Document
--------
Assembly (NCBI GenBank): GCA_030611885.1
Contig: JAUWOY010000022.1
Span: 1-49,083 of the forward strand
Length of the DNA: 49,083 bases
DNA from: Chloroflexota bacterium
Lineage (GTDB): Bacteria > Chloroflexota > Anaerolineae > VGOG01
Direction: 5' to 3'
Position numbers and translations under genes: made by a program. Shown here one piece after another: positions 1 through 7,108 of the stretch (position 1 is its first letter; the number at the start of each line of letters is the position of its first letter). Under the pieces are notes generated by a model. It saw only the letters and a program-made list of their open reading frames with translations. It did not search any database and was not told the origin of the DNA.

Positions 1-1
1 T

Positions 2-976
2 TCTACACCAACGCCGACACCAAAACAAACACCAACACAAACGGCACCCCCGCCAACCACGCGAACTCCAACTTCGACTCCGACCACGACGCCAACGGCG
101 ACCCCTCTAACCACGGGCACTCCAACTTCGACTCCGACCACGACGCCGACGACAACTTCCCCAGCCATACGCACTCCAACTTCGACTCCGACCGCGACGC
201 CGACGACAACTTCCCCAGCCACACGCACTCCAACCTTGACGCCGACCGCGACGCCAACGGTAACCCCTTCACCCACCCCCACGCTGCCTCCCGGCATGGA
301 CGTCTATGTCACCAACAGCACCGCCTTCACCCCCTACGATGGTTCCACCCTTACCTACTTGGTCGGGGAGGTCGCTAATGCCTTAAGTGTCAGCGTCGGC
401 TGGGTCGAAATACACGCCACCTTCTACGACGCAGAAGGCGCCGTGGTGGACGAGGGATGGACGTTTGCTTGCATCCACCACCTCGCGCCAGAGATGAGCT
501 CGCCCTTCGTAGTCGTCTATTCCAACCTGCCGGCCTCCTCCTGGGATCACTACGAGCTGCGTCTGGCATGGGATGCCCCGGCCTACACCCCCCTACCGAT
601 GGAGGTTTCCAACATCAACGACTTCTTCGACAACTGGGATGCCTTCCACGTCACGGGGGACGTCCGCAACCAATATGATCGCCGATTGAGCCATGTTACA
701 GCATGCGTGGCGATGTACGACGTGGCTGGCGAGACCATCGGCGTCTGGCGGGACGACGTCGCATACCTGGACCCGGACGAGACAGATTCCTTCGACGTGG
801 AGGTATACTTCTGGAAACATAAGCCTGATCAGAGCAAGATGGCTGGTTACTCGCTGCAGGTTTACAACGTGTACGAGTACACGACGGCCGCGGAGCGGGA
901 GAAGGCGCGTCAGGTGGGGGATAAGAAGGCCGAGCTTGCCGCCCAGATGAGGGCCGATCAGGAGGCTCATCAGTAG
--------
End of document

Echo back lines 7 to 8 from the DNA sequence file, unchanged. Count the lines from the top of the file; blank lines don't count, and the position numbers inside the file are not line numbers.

Direction: 5' to 3'
Position numbers and translations under genes: made by a program. Shown here one piece after another: positions 1 through 7,108 of the stretch (position 1 is its first letter; the number at the start of each line of letters is the position of its first letter). Under the pieces are notes generated by a model. It saw only the letters and a program-made list of their open reading frames with translations. It did not search any database and was not told the origin of the DNA.